And they say that social media is full of useless blabber, filled with cupcake-eating updates from so-and-so. From the snowy road this past Friday, Cass McCombs’ keyboardist, Will Canzoneri, posted this to the band’s Facebook page, “We’re on our way, coming down 76. Roads ain’t so bad. If we make it, we’re playing.”
They did make it, and hell yes, they played. With more tenacity than a postman’s oath, the men from Cass McCombs drove through sleet and snow to arrive at the Hi-Dive, all set to perform on a cold, blizzard-filled Friday night in Denver.
Frank Fairfield was warming up the crowd quite nicely when Julie and I arrived, styled and singing as if he just walked off the set of the new Portlandia sketch, “Dream of the 1890s” that aired that night. Later I went looking to see if he was selling snake oil at the merch table, but alas, there was only Victrola 7”s.
McCombs and company, including Canzoneri, Daniel Iead on guitar, Rob Barbato on bass, and Dan Allaire on drums, made their way to the set. “Love Thine Enemy,” appeared towards the beginning of the set, resonating with the audience as heads moved in recognition of the rhythm.
In a live setting, the more subdued “Buried Alive” from Wit’s End was magnified into a more raucous tune, bellowing a determination to stay alive versus giving one self up for dead. Another from the album was “County Line,” which was also amped up with guitars, piano, and accompaniment from both band members and fans from the audience who joined in on the “whoa, whoa, whoa, whoa, whoa.”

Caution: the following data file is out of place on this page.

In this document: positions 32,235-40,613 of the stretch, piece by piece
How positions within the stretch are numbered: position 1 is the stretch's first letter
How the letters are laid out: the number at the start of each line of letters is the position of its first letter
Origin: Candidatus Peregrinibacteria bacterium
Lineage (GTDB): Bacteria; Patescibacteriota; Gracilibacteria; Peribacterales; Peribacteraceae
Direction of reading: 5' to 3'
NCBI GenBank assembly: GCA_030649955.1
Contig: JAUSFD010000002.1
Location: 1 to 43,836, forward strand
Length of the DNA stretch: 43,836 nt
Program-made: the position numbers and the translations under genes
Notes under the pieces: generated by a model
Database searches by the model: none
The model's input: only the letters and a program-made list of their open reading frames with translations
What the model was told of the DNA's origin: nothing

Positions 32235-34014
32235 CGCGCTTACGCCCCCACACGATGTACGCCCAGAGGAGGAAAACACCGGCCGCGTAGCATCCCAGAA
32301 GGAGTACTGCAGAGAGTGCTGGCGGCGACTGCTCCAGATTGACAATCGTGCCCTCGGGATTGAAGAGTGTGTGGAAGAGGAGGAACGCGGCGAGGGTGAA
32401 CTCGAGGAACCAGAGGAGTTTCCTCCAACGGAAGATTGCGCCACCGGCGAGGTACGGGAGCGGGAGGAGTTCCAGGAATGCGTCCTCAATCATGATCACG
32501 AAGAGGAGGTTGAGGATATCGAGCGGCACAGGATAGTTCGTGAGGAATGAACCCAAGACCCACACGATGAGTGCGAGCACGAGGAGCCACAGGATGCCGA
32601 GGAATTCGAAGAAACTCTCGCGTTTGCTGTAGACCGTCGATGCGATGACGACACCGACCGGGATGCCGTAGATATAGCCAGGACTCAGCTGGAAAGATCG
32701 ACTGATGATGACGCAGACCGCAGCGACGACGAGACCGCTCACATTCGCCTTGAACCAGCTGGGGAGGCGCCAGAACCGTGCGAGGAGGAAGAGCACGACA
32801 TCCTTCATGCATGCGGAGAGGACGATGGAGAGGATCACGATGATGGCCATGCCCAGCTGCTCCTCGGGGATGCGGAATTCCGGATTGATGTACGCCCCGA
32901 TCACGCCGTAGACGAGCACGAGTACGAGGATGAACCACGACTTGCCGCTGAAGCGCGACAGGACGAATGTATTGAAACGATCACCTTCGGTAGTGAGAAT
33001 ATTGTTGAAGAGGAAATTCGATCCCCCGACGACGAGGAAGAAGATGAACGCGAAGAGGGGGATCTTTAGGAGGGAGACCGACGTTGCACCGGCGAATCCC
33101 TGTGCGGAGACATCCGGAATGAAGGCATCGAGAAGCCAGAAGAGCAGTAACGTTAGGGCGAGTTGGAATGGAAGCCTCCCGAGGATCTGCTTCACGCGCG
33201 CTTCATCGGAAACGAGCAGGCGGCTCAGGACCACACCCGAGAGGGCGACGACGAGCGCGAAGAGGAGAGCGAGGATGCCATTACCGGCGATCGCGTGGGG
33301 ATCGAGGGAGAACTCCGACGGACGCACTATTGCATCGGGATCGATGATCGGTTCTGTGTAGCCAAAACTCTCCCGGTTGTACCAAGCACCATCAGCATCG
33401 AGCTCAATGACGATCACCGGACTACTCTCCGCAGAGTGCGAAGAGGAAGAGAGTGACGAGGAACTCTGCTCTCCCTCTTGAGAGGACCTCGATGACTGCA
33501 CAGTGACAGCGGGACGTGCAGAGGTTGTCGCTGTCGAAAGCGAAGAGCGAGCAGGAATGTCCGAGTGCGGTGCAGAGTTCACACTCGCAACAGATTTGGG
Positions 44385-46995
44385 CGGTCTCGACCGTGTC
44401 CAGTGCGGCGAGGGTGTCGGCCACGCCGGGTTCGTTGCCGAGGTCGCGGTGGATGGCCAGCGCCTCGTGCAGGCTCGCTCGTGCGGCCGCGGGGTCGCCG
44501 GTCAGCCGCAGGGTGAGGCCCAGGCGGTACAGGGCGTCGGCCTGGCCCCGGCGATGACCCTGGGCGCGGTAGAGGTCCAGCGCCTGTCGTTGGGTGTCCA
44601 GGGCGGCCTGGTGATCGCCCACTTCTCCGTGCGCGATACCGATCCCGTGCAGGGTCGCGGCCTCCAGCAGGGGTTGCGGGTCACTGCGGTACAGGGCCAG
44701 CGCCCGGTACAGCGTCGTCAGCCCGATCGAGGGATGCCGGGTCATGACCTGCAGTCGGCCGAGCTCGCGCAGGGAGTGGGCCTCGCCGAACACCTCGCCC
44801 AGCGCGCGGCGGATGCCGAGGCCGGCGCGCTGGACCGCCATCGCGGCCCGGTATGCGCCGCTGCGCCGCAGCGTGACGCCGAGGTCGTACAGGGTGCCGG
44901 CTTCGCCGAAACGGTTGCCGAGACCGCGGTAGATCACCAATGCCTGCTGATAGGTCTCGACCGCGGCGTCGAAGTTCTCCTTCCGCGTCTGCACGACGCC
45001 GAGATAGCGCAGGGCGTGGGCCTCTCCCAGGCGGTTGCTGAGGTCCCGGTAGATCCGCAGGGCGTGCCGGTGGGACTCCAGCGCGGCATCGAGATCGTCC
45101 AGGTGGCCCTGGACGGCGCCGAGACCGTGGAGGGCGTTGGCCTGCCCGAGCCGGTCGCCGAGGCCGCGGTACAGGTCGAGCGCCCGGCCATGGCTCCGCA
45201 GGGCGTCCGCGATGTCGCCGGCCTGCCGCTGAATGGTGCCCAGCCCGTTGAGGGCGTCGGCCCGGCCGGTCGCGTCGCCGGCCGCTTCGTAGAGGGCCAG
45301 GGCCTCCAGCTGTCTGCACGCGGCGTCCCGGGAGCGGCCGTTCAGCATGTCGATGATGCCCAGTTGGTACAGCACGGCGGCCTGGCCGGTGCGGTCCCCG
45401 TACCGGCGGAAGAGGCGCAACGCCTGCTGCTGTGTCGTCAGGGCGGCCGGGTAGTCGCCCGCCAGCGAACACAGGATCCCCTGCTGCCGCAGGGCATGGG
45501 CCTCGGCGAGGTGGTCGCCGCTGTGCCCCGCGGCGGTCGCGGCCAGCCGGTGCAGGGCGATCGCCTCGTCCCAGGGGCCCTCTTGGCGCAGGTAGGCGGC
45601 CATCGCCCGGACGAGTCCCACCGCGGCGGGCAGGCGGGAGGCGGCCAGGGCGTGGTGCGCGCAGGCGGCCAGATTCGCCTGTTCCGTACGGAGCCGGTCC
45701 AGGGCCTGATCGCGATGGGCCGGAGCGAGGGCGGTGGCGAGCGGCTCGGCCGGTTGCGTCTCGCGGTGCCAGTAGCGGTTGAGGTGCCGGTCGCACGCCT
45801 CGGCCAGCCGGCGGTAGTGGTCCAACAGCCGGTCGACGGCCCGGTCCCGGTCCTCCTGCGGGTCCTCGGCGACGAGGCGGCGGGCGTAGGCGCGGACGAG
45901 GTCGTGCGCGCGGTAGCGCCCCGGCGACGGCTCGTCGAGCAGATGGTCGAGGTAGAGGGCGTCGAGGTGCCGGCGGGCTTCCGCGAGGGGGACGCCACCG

At times Canzoneri really took the lead on keyboards, where the guitars and drums played back up, shifting the tonality and mood of the music. And towards the end, the band as a whole begged for a bit a lighter action (no, not fucking cell phones with a lighter app, the real kind that burns your fingers) as they integrated doses of classic rock into the mix with a wry smile, showing that although McCombs is known more for serenades, there’s also another side that comes out on stage, one that sweats through a 24-hour shadow scruff.
After the show, hitting the van to grab more vinyl for hungry fans, the McCombs crew was off again, bound for Salt Lake City. We hope to have them in Denver once more when the weather’s a bit warmer…so they can play more than just one song off Humor Risk (hint, hint).